What are you wearing on your legs?
What are you wearing on your legs?
What are you wearing on your legs? Below are answers to your questions. These are my thoughts and no one else contributed to what you will read. I won’t bullshit you. I know what it’s like to lose my mobility, to deal with bad doctors, botched treatments, a Certified Prosthetist and Orthotist (CPO) that lacks needed skills, and to scramble to find funds to pay for devices. I get it.
Also, you can view me in action using the Exosym on my social media accounts by clicking the logos here:
Disclaimer: this text is not for you if...you approach offloading devices with confirmation bias, meaning the tendency to search for, interpret, favor, and recall information in a way that confirms or supports one's prior beliefs or values.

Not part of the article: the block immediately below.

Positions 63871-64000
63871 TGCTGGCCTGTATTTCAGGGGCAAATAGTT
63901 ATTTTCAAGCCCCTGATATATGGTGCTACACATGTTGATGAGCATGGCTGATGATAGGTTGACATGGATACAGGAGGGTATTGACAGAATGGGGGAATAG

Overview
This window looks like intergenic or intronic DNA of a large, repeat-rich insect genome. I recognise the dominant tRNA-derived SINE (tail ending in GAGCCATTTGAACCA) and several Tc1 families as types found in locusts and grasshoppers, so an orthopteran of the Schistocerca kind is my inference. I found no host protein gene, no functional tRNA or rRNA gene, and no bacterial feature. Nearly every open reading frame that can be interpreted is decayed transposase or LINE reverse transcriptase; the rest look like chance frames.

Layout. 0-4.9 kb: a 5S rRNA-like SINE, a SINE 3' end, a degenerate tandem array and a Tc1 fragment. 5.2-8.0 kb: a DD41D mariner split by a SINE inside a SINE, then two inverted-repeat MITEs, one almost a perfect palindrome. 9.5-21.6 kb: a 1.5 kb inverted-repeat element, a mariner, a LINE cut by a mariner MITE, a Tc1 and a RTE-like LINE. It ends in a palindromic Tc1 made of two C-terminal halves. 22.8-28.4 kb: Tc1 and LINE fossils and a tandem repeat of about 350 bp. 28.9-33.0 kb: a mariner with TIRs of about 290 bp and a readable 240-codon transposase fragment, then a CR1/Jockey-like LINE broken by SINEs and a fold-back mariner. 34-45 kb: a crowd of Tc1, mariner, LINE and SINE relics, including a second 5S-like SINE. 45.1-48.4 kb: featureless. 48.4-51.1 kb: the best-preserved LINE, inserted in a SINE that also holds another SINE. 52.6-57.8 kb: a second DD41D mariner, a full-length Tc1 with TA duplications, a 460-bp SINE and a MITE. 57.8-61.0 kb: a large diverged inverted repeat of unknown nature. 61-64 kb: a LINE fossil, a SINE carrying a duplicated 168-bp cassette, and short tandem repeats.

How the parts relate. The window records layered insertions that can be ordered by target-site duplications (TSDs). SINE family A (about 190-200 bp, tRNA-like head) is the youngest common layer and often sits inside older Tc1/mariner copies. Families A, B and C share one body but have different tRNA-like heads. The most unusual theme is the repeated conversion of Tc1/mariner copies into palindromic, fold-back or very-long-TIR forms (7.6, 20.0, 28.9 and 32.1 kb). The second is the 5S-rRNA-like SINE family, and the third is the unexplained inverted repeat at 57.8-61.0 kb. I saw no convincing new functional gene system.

For example, a small group of individuals continually send me the same exact questions regarding the Exosym. They never listen to what I say, especially if they have some sort of professional background in healthcare. They have fear of missing out (FOMO) regarding the Exosym and they would rather hear the Exosym sucks or some other device is equal or better because they're not willing to pull the trigger on an Exosym. For each answer I provide regarding my experience in Exosym, they respond with attempts to disqualify my experience. They hope the Exosym is a failure. If you come from this bias then we are wasting our time discussing offloading devices.
What are you wearing on your legs?
I am wearing the Exosym, a hybrid prosthetic/orthotic invented by CPO Ryan Blanck. The exact words Ryan Blanck uses to describe the Exosym are the following, “The ExoSym™ is a hybrid prosthetic-orthotic device that is custom-made to your individual needs and goals with optimal alignment, positioning, off‐loading, and control. It was developed as a way to help active-duty and retired service members avoid amputation. Now available to civilians, the ExoSym helps restore mobility to people across the world with limb salvage injuries as well as ankle fusions, partial-foot amputations, fractures, tarsal coalitions, and other lower extremity dysfunctions.”